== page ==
A recent survey from Accenture showed that 26% U.S. consumers have had their personal medical information stolen from technology systems, and half of those who experienced a breach were victims of medical identity theft. On average, those victims had to pay around $2,500 in out-of-pocket costs per incident.
The breaches were most likely to occur in hospitals (36%), followed by urgent-care clinics (22%), pharmacies (22%), physician’s offices (21%) and health insurers (21%). Half of consumers who experienced a breach discovered it themselves, through noting an error on their credit card statement or benefits explanation, while only one-third were alerted to the breach by the organization at which it occurred.
The latest count from the Identity Theft Resource Center (ITRC) reports that the medical/health care sector leads all others in the number of records compromised so far in 2017. The sector posted 31.9% (46) of all data breaches. The number of records exposed in these breaches totaled tops 630,000, or about 61.6% of the 2017 total.
The business sector accounts for nearly 350,000 exposed records in 64 incidents. That represents 44.4% of the incidents and 33.9% of the exposed records so far in 2017.
The educational sector has experienced 25 data breaches since the beginning of the year. The sector accounts for 17.4% of all breaches for the year and more than 20,000 exposed records, about 2.1% of the year’s total.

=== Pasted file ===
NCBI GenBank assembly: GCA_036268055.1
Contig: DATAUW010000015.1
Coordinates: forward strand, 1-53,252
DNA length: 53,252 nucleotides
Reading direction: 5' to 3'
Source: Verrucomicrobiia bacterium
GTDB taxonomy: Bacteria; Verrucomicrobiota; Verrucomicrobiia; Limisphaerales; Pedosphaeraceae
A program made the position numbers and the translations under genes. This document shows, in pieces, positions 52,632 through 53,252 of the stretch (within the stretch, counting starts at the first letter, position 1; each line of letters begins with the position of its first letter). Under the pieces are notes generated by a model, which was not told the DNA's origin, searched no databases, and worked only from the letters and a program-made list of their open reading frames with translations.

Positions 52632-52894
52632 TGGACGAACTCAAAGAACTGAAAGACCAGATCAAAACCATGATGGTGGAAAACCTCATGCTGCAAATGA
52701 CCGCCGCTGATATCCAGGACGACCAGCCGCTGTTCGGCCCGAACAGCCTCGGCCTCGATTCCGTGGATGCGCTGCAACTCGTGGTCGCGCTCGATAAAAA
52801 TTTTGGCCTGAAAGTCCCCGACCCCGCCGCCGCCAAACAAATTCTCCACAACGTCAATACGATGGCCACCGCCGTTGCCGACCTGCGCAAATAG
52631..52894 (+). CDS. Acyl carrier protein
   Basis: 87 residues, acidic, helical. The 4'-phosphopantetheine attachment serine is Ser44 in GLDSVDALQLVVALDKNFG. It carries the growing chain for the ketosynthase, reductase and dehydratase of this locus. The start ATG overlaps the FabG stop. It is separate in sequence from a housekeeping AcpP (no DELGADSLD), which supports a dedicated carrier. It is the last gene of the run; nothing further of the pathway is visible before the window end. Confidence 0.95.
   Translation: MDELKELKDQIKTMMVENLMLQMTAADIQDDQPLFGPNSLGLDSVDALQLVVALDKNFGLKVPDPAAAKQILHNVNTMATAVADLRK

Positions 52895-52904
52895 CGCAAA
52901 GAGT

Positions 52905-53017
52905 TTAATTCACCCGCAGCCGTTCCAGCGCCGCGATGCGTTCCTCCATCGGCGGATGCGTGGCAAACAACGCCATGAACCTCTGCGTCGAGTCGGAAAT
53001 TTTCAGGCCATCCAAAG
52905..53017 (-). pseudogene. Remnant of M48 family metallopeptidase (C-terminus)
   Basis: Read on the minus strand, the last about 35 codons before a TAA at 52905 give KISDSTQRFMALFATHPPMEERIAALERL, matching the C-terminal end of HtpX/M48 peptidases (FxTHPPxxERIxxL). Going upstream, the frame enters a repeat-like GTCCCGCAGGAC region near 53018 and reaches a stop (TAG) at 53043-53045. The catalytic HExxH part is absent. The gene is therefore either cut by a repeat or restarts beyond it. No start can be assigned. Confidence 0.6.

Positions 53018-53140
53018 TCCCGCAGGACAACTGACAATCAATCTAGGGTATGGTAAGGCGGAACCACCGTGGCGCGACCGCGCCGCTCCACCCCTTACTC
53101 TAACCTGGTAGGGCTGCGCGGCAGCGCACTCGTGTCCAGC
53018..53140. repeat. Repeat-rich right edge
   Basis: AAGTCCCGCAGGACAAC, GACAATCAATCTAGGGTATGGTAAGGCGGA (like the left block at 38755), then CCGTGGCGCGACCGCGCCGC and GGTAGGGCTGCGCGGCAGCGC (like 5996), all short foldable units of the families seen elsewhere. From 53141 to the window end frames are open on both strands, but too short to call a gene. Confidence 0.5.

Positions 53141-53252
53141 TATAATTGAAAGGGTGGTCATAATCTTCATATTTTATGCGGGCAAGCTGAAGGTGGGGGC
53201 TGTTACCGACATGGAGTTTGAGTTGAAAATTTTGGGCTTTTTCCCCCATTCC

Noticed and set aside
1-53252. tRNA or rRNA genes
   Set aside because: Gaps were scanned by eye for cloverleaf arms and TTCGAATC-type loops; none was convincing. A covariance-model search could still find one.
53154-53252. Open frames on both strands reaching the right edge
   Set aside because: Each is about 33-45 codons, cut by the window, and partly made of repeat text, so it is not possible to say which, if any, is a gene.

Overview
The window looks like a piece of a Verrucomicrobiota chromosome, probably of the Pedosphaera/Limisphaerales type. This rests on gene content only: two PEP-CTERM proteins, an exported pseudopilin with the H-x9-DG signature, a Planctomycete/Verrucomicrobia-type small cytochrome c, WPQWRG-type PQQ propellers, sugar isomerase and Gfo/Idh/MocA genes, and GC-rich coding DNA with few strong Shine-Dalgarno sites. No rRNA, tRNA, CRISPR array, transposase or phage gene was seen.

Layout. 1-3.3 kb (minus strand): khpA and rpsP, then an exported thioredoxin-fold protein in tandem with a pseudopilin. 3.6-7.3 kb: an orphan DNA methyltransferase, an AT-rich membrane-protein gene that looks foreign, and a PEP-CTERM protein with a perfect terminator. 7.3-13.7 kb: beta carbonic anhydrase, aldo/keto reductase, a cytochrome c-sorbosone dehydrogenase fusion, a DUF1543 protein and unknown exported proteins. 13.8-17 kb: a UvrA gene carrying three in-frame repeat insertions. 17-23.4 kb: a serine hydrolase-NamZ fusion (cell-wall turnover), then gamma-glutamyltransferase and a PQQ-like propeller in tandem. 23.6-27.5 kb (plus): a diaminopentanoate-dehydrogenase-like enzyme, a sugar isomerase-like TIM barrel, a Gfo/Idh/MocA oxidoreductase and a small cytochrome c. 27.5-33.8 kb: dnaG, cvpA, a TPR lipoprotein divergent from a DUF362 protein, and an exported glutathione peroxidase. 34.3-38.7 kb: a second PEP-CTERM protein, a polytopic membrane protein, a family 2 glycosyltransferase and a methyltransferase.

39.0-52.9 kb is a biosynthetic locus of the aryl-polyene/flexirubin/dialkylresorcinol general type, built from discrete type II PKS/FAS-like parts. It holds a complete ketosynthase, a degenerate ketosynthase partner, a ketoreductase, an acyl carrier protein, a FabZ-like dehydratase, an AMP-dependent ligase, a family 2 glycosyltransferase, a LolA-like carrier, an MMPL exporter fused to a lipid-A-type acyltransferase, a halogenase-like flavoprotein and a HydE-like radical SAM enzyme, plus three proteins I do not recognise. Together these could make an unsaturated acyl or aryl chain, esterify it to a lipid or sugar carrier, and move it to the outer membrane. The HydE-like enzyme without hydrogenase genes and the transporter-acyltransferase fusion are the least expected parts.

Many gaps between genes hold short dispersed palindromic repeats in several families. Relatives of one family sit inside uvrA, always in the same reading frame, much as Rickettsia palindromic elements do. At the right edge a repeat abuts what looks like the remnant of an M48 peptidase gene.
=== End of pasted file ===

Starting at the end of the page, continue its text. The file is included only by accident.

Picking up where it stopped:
The government/military sector has suffered nine data breaches to date in 2017, representing about 2.4% of the total number of records exposed and 6.3% of the incidents. Over 24,000 records have been compromised in the government/military sector.
The number of banking/credit/financial sector has reported no breaches so far this year. However, Iranian hackers were responsible for launching a wave of distributed denial of service (DDoS) attacks against U.S. banks in 2012. And an executive at cybersecurity firm CrowdStrike recently warned about a rise in cyber espionage and other cyberattacks from Iran:
What’s new is the level of activity we’ve seen, with dozens of targets in Saudi Arabia over the past two months. One of the things we’re tracking is if things escalate between the US and Iran, then we expect attacks will be likely in the [U.S.] financial sector.